Lara’s Blue Rose

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When Lara ‘graduated’ from her Schulz Elementary School, to

head off into what is now Willis “Middle School,” I talked to her

about finishing well in fourth grade and how proud of her I was.

The family all were very excited about her test scores and the way

she had handled school thus far.

If you grew up in the period where sixth grade was the year you

advanced to Junior High School, that is the way it when my

children, ages 28, 32 and 34, were young. They went from

fifth grade ‘graduation’ to Willis Middle School, where it was

sixth through eighth grades. Then, the last child, only stayed in

middle school for sixth and seventh, advancing to Dempsey

Junior High were she went to eighth grade. Have I confused you

yet?

What grade does your small town or big city school system

“change up” or move on, passing from elementary to a different

school?  What label do they give to the next level of education?

 

Lara’s birthday celebration was held in June, reaching the ‘big’

milestone of a ‘two digit’ number: 10! I gave her clothes for her

birthday and a craft kit to make a variety of jeweled and braided

bracelets.

 

Recently, Lara found my latest name pictures that I had drawn,

used pen and ink then ‘coloring’ in the letters, decorative items

and the little children in the pictures, with watercolor. She asked

me about the one I had done for a past friend, a mother of three

children now.

She wondered if the baby was going to like it, when she grew up?

This comment came due to the fact the baby was in a basket. She

noticed this was different; instead of my usual design that includes

an active child or a resting child. I like to make the child around 4

or 5 years old, since that is about when they will notice the framed

picture on the wall, with the letters of their name included in the

design.

I had not wanted to make Lara sad, but I told her the baby was in

“Heaven,” that she had died last year. I went on to tell her how I

came to make this picture for someone I really knew much better,

in the past.

I ran into this woman, who once a long time ago, in her high school

years, had decided to volunteer at a nursing home that I worked at

as an Activities Director. This young woman, Michelle, became quite

involved with the program. I became involved in her life. She was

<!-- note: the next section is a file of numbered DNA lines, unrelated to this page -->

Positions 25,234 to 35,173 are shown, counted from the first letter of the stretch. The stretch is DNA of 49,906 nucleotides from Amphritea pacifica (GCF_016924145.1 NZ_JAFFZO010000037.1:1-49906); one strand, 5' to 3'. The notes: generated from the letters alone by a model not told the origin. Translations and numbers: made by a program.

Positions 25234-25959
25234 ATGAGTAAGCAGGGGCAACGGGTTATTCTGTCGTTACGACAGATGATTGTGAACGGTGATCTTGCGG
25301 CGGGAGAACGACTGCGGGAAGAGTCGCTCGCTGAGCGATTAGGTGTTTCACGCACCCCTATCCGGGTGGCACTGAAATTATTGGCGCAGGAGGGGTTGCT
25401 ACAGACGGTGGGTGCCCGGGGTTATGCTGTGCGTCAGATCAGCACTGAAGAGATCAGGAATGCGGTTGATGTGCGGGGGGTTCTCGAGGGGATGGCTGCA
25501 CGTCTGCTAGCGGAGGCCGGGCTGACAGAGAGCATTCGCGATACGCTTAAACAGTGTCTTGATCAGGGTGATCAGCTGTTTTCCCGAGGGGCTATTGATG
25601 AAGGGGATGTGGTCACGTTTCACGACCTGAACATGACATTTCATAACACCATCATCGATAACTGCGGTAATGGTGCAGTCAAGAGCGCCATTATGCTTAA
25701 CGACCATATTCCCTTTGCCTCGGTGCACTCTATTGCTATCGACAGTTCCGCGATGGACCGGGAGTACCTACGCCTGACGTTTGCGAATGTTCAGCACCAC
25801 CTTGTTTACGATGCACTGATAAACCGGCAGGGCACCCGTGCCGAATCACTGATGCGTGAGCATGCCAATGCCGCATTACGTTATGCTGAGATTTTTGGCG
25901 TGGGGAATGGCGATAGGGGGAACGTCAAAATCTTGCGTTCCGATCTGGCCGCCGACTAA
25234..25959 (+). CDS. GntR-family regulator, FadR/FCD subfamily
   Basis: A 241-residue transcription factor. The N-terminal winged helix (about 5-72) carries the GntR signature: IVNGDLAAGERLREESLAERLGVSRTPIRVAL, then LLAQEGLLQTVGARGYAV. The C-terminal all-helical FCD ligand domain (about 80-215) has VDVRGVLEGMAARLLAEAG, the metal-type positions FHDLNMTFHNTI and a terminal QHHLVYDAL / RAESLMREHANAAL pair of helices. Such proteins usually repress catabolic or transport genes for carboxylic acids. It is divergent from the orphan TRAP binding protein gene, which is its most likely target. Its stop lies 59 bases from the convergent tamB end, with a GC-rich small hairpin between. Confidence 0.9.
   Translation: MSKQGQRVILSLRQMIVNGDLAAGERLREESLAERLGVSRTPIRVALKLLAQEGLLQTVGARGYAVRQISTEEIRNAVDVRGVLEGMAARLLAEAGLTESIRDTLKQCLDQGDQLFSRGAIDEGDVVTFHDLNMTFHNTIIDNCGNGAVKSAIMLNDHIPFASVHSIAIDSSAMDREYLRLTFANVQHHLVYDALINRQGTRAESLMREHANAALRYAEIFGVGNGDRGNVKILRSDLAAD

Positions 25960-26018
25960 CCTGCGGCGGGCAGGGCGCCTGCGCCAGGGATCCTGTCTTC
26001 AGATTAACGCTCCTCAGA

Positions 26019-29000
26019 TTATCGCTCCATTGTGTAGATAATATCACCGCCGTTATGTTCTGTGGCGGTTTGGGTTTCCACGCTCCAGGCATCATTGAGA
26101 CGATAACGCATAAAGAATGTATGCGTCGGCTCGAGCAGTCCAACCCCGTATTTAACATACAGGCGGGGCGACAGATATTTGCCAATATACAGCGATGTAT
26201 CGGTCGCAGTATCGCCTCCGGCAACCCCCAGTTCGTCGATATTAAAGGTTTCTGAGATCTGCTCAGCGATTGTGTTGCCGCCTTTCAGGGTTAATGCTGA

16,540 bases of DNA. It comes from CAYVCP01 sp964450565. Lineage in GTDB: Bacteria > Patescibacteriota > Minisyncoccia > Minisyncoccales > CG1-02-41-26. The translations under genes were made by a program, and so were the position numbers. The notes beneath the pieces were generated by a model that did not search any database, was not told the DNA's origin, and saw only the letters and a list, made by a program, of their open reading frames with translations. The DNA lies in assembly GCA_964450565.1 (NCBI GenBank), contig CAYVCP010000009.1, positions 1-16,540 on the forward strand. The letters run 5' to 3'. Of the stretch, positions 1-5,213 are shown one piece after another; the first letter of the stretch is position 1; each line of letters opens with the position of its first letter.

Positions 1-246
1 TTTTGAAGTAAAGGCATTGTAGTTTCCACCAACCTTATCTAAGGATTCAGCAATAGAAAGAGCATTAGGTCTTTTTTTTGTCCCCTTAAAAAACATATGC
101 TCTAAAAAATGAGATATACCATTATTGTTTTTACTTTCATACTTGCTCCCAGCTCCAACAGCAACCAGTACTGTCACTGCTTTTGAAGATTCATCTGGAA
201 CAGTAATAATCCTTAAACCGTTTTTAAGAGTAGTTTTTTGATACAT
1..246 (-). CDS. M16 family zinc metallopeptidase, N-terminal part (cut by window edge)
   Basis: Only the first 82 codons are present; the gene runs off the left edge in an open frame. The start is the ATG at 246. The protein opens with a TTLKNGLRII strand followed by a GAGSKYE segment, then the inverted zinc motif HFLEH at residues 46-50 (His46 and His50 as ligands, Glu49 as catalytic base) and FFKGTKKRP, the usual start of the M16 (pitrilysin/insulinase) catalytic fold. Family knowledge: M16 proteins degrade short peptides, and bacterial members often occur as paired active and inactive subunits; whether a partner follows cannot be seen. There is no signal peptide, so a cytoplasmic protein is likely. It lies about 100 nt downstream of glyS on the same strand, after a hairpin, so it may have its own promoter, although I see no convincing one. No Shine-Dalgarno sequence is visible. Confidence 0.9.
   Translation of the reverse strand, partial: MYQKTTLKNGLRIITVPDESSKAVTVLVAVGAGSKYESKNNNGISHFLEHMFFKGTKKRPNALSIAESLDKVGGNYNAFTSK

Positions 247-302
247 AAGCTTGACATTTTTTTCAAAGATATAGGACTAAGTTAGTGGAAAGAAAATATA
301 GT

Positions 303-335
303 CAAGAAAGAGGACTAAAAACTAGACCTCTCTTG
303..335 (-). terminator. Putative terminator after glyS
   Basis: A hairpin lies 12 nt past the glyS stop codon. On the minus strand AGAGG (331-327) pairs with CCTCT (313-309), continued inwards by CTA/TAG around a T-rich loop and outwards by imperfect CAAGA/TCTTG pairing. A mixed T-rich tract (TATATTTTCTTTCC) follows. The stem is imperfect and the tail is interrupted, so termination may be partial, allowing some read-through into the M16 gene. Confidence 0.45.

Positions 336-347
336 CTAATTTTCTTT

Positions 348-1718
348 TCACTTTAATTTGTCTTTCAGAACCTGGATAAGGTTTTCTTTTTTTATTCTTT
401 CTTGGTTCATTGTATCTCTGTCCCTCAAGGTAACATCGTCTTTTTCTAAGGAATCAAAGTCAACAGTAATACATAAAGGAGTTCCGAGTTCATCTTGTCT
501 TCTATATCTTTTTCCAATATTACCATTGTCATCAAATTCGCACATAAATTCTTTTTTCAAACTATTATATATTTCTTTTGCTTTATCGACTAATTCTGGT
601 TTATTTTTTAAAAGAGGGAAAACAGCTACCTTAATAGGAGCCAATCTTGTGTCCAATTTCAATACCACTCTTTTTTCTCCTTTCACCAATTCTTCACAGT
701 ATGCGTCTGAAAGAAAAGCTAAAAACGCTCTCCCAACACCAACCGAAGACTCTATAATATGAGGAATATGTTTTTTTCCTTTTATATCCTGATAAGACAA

living with her grandfather, but she liked when we had lunch in the

summer months and for us to run by the hospital to see her mother,

Fay, who worked at the little coffee shop there.

Along with my picking her up and dropping her off, for after hours

events and trips, we went by my house one day. I ran in and asked

my oldest daughter if she had any dresses Michelle could wear. Our

nursing home was ‘strict’ and as long as we were in the building,

we weren’t allowed to wear pants. The Director of the nursing home

also liked the female volunteers to wear skirts or dresses, too. I only

had my son, Jamie and one other young man, volunteer in the four

years I was in activities. They were asked to wear khaki pants or

dress pants, plus a collared shirt. No t-shirts allowed!

I also rummaged through my closet and allowed Michelle, to check

out a variety of clothes, then we bundled these and Carrie’s up into a

garbage bag, for her to go home and try on.

 

When I ran into Michelle at Mingo Park, I hugged her, as I always do.

This is a habit to greet all the many young people that have come and

gone from my life.

I had been pleasantly happy and amused when my coworker, Felda,

had often mentioned that she had a ‘best friend’ she met at Goodwill,

who was named “Michelle.” (Never using her maiden name, just her

married last name.)

Soon, I “met” her at the parties held by my friends and coworkers

from the Philippines. They insist we call them Filipino and they love

us to try their foods. Michelle and I have sat together at the baby

shower for Zach, his Christening Party and also Felda and Jason’s

house-warming party. I take my grandsons, who share a babysitter

with Felda’s kids, if they wish to go. Recently, my M & M girls have

chosen to attend Kridia Dawn’s birthday party and other functions.

 

We were in ‘touch’ but Michelle had never shared with me about the

loss of a baby, until we were at the park in early July. She and her

husband were with their 3 children. They were running around with

my two grandsons, Micah and Skyler who were also having fun on

the playground equipment.

 

Michelle showed me pictures of a healthy baby girl, full term, who

weighed 8 lbs. 2 oz. She was named, “Katie Mae.” She had fair skin,

like her sisters Lily and Anna. Also like her blonde brother, William.

The children had held their new baby sister, last summer. Michelle,

who started to cry throughout this visit, told me that Anna had

kissed her sister many, many times. Lily was happy to help get

diapers and bring her blankets. William had held the baby for a

minute then had asked to have her given back to her mother.

The baby cried a lot after she came home from the hospital with

her mother.

Lara was absorbed by all of this, she and her brother Landen, had

been a ‘family’ once with a Dad name Kevin and their mother,

Trista. The parents got divorced, my son met Trista when Lara

and Landen were preschoolers and married her.

Lara has been a wonderful ‘big sister’ to Jamie and Trista’s girls,

the M & M’s. This, along with two more brothers, from her Daddy

Kevin’s second marriage.

Lara wanted to know why the baby died?

It is hard to explain, but Michelle says the baby got a red rash on her